The average American child spends four to seven minutes a day on outdoor play, and approximately seven hours in front of a screen, according to the Child Mind Institute. The effects of a cooped-up lifestyle are about to take their toll, with some educators even calling it nature deficit disorder.
Outdoor play used to be commonplace, and for most outdoor-minded adults, adventure sports are an extension of their childhood shenanigans: climbing up trees, swimming in lakes, playing hide and seek. Even in the city, backyards, playgrounds, and parks provided ample ground for exploration. Getting muddy, scraped, and out of breath was a healthy counterbalance to school, homework, and chores. It connected young people to the natural world, piqued their curiosity and boosted confidence. Experts have long praised the value of these experiences for a developing mind, and for the general public, the pandemic became an important wake up call.
Seemingly insignificant activities such as playing with mud and dirt are now recognized as not only beneficial, but crucial to a healthy development of both body and mind. Going by various names from “rewilding childhood” to “free range parenting,” a new movement is taking root. It is, according to one author, a rebellion against growing up inside four walls.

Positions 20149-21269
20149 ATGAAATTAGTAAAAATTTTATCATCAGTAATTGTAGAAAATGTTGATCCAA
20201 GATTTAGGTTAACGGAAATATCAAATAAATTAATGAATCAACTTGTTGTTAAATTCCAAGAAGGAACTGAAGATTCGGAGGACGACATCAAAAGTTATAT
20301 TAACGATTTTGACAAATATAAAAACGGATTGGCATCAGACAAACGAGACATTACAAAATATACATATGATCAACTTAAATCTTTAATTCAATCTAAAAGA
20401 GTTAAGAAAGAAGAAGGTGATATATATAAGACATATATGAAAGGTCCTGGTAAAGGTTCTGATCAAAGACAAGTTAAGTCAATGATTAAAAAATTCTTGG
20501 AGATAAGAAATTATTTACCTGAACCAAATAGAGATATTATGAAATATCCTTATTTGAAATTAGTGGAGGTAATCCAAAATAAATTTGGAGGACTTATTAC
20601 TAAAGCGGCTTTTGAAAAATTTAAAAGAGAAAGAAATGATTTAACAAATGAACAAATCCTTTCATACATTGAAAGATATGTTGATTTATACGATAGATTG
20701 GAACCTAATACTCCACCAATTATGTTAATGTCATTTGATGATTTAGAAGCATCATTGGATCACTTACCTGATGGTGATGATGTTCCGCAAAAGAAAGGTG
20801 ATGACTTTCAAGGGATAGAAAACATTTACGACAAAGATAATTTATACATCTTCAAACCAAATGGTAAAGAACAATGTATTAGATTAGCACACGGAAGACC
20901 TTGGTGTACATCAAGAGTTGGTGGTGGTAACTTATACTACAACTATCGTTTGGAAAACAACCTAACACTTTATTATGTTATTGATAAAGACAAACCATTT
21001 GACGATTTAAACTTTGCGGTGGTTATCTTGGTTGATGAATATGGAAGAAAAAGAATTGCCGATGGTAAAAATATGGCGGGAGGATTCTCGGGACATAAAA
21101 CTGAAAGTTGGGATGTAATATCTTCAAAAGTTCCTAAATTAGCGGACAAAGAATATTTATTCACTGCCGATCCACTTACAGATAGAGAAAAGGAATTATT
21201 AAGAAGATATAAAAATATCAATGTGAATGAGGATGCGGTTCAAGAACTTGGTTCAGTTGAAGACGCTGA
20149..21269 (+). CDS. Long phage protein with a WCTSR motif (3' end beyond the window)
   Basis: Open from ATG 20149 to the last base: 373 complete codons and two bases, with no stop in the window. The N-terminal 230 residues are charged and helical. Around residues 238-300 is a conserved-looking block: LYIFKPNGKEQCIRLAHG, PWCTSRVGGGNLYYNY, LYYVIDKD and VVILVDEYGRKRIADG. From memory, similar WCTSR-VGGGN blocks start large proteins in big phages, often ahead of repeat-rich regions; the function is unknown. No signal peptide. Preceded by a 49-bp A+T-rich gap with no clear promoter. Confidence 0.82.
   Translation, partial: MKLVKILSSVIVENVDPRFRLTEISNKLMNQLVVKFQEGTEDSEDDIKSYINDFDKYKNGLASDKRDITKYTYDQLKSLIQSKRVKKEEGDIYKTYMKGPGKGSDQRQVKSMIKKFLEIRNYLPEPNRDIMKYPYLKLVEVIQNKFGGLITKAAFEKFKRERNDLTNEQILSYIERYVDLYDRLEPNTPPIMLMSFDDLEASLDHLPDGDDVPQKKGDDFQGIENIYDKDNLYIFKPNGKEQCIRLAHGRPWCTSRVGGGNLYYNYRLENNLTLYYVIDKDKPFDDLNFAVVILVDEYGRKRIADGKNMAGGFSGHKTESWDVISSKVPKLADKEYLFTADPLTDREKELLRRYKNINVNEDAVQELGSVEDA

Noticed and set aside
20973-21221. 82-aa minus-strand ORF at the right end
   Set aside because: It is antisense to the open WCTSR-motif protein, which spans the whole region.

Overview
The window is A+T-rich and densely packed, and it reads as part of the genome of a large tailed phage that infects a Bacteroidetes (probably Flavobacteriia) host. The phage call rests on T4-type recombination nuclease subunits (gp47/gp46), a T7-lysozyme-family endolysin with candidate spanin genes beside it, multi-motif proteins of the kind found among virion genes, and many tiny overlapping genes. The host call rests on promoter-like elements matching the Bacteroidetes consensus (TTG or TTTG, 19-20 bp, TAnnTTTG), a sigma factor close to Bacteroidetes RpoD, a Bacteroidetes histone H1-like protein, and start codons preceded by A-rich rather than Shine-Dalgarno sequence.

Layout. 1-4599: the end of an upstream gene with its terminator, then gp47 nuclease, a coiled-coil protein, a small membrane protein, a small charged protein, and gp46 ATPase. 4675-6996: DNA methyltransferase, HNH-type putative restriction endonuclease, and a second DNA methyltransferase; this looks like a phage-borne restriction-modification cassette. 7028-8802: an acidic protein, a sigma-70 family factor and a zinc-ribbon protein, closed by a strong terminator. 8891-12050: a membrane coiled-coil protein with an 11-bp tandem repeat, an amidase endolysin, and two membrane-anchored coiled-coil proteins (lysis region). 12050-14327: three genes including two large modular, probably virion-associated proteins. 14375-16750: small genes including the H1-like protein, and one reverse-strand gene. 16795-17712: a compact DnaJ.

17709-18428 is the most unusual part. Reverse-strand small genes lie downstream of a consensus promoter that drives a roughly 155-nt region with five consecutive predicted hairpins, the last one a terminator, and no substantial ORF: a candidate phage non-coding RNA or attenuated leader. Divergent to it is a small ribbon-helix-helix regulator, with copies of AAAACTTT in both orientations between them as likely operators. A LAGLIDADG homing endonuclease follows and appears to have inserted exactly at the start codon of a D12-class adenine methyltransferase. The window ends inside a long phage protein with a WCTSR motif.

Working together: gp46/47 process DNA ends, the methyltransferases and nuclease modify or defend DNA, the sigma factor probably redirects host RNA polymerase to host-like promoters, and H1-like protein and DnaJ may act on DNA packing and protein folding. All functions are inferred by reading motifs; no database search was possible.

It goes beyond getting dirty and being physical. Outdoors, kids are exposed to more daylight prompting greater production of vitamin D. Children also build social skills as a result of working with or competing against other children, and gain confidence by undergoing experiences that are far more stimulating than those offered by television or a video game. Outdoor play also improves critical thinking and, in neurodiverse children, reduces the symptoms of ADHD.
In addition to allowing kids to run free outdoors, research suggests that children benefit from play that involves a degree of risk. As tough as it can be for parents, letting kids climb a little bit higher or give in to a little peer pressure that results in challenging themselves can create valuable experiences. Children acquire risk management, executive function, self-confidence, and resilience, and while there might be a few bumps and bruises along the way, it’s proven that gaining better judgment as a result of these experiences helps to avoid more serious accidents in the future.
Heading outdoors is the first step to achieving a healthier childhood, and scraped knees, stinging nettles and ground in dirt is a signature of a happy, wholesome upbringing.
If you are interested in reading more, here is a list of books and resources to dive into:
- Rewilding Childhood. Raising Resilient Children Who Are Adventurous, Imaginative and Free, by Mike Fairclough
- Free Range Kids. Giving Our Children The Freedom We Had Without Going Nuts with Worry, by Lenore Skenazy
- Last Child in the Woods: Saving Our Children from Nature-Deficit Disorder, by Richard Louv
- The Dirt on Dirt: How Getting Dirty Outdoors Benefits Kids, a National Wildlife Federation Report